I have spent the last few days helping daughter Kathleen with a project. She and her husband, Patrick, are building a new home and she desperately wanted a sofa table…not a normal size sofa table, but a re-e-e-eally long one. We both priced them at the stores and they were just too expensive. If a table costs more than my first car, then I think that it is too expensive!
While at a business meeting in Virginia, she came across an antique shop that was selling boards from a 1910 school house. They were nine feet long with pale blue paint that was chipped and weathered and just the way she imagined that the top of her sofa table should look. So she bought the board. “I’ll find some way to use it on my table,” she proclaimed. She wanted a table that was French in design and looked like it had come out of a French chateau a hundred years ago. It needed to have a weathered finish, possibly gray and a weathered turquoise.
She was driving down South Boulevard one day last week and she had just enough time to go to the Sleepy Poet Antique Mall. Don’t you just love that name? She saw this table:
It had the carving that she craved and the ball and claw legs but it was too short and the top was too wide. Since the table was very inexpensive she bought it.
Here is another photo of the table followed by a photograph of it when it received the new board top:
Kathleen and Patrick had a friend visiting and he was a master carpenter. He took off the old top and cut down the side rails to accommodate the width of the board. Next, he took the back apron off and butted it up to the front apron to make the table twice as long. A plain board was put on the back to take the place of the relocated apron. Since it will be against a sofa or a wall, no carving is necessary!
Now, it was time to paint the bottom a soft gray using chalk paint. I had never used chalk paint before and was very skeptical when it said that you did not need to sand or prime before painting. I sanded anyway because it is hard for an old dog to learn new tricks. After working with the chalk paint, I learned that what they say is true. You definitley do not need to sand or prime. The directions say that you can paint right over a shiny finish, on top of leather couches, vinyl chairs, refrigerators, and exterior surfaces like doors and shutters. It is a water soluble! The paint is expensive, but it spreads 50% farther than regular paint.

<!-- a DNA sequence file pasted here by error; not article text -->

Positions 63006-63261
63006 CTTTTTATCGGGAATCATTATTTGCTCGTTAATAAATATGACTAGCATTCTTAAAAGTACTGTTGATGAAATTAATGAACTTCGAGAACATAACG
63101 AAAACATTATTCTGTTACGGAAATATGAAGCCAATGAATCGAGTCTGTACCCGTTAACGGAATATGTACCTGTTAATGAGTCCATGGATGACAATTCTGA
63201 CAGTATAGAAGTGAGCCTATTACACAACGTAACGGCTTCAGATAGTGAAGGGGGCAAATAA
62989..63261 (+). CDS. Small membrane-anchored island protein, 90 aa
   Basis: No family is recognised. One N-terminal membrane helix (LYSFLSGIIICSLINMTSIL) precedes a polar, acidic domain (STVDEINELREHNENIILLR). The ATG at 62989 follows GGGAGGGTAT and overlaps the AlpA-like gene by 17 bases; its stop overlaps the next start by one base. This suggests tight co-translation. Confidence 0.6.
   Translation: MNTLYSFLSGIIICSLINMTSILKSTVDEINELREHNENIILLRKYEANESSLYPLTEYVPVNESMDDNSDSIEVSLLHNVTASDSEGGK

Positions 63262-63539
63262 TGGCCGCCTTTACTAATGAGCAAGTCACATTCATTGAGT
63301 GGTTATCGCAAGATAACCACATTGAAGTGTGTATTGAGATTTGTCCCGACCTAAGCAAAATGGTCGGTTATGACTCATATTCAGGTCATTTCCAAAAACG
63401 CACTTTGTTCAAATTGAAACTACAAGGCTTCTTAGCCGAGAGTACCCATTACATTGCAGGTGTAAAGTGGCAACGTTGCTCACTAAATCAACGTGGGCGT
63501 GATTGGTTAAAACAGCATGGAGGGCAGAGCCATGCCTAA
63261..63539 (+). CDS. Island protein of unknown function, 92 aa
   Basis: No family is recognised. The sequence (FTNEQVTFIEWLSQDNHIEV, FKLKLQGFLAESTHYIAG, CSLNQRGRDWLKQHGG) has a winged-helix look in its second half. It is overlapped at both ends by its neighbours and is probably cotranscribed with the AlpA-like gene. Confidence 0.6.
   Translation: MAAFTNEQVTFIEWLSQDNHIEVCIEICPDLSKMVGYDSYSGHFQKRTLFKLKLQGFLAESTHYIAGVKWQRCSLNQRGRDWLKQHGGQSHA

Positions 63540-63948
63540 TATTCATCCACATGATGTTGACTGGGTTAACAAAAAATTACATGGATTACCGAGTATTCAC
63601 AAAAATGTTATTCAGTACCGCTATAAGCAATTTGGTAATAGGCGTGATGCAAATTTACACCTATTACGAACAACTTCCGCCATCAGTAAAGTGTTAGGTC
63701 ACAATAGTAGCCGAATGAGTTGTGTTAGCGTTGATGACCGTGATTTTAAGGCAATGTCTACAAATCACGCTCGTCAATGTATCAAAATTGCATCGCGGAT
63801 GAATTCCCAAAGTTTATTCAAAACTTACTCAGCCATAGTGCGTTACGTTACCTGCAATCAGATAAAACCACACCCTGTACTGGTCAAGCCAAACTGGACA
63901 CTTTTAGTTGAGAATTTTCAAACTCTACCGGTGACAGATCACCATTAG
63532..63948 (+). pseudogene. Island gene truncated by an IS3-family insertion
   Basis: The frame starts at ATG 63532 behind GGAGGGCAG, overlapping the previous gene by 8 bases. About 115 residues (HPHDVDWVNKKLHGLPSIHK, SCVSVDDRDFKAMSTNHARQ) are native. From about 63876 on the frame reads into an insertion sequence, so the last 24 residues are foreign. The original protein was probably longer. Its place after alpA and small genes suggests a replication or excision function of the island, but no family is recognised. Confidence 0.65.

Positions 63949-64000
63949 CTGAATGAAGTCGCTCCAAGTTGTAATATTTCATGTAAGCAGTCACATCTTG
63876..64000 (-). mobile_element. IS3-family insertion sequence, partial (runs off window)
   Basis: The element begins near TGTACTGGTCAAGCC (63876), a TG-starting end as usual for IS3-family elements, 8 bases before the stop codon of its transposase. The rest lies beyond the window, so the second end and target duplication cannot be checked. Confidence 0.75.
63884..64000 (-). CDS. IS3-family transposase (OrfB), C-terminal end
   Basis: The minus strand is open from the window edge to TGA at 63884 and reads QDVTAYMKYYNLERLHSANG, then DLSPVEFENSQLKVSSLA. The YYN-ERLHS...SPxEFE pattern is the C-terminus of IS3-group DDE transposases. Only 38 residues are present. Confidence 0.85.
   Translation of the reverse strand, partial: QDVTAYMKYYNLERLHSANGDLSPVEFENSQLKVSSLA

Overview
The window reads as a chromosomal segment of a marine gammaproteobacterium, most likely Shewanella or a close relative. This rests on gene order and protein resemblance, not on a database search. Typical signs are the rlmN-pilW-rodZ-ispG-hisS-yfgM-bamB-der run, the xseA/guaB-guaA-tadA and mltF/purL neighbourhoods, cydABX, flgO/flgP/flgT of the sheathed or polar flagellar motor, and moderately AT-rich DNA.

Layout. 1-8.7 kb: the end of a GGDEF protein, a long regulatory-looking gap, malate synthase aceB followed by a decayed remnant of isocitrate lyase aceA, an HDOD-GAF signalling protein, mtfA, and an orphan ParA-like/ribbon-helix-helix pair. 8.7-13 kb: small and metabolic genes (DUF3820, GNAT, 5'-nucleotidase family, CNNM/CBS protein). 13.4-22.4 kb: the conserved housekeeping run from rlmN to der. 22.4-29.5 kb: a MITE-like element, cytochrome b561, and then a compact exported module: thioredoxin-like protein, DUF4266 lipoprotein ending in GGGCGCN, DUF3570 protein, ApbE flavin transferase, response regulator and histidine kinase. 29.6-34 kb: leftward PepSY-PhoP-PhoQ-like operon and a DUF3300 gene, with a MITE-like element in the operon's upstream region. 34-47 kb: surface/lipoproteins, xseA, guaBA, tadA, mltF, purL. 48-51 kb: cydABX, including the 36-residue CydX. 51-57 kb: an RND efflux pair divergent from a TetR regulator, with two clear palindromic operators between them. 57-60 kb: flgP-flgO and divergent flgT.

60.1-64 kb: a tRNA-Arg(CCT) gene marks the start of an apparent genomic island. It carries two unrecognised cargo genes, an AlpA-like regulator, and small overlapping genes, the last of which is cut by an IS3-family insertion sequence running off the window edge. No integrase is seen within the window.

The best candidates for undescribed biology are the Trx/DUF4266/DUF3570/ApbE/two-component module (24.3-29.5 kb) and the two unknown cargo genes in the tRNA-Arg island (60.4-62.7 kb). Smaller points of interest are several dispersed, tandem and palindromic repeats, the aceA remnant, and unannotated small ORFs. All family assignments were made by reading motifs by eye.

It is a wonderful product and I am now planning multiple projects in my own home in order to play with it some more.
After painting the table gray, we did a dry brush effect on the carving with white paint. Next, came a coat of clear wax and we painted clear acrylic on the top board since the paint was still flaking off. Some people may have sanded and repainted the top board, but we liked the weathered look and the history that it proudly showed.
The last step will be to put dark wax in the crevices on the carving and around the carved designs. When their house is finished in March or April, I will show you the table in the new room. It will probably be holding two lamps and mercury glass. If it is too long for the space, then we will take out a few screws, saw off the unwanted part of the apron, and put it back together.
If you see an inexpensive table at a flea market or garage sale, why not buy it and experiment with chalk paint. I don’t think that you will be sorry. Create and be happy!